William Steed writes:
The recent flooding around southern NSW and northern Victoria has brought a few of Australia’s more interesting place names into the news. Some of them are interesting just for being a bit longer than the normal place name, such as Tallygaroopna. Digging a little further, a number of unusual place names pop out, mostly from local indigenous languages – Boomahnoomoonah, Koonoomoo, Numurkah, and more.
That said, some of them not only look unusual, but are pronounced in an unusual way. Take Wunghnu, for example. Before you click on the link or read on, take a moment to guess (if you don’t already know) how to say it. When I came across the name Wunghnu the other day, I was stumped on how to pronounce it. I also stumbled across Waaia. At least with that one, I could make a guess, but I turned out to be quite wrong!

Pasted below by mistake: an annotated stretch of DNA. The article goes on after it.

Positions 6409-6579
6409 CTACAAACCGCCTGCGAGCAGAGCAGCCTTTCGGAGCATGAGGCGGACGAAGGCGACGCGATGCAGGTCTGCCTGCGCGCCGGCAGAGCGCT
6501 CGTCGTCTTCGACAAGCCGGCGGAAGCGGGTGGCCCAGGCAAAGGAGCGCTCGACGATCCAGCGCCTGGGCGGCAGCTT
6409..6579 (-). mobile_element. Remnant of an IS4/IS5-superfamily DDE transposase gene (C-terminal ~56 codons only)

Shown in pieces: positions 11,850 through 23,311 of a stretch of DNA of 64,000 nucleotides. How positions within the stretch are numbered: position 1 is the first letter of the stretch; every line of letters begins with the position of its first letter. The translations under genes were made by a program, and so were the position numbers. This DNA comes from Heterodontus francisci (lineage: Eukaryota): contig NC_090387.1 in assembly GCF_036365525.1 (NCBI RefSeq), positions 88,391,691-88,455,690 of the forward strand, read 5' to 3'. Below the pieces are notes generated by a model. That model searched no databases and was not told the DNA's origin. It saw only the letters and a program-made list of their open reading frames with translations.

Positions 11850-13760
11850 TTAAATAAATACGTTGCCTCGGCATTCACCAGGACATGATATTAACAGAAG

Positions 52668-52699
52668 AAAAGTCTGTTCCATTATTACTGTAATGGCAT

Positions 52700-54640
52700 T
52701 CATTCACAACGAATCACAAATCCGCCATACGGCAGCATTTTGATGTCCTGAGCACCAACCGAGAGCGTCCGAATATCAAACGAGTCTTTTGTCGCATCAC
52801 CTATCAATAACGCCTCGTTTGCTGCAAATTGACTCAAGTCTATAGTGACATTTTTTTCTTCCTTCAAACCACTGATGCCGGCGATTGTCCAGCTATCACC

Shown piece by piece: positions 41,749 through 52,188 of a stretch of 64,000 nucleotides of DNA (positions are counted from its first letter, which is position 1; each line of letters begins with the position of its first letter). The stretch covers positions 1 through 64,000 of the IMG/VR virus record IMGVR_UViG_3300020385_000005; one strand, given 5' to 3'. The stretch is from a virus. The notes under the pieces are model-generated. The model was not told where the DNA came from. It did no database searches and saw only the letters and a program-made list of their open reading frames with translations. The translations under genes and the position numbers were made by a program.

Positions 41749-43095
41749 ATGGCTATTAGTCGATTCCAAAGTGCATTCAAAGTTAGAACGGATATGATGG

It turns out Wunghnu is pronounced something like “one ewe” (/ˈwʌn.juː/ for those who can read phonological transcriptions). It makes me wonder where that came from. Where did that “gh” come in from? As for Waaia, Wikipedia tells me it’s pronounced /ˈweɪaɪ/(“way eye”), which doesn’t follow any of English’s spelling-pronunciation conventions.
I’ve found some other placenames from northern Victoria, but I’m afraid to pronounce them: Mywee, Youarang, Yielima, Drumanure, Pelluebla, Bearii, Youanmite. Are there any readers familiar with the area who can enlighten us? Any reliable answers will help update Wikipedia – the list here isn’t nearly representative! Feel free to add other oddly pronounced names from Australia, like Canowindra, Goondiwindi, and the like.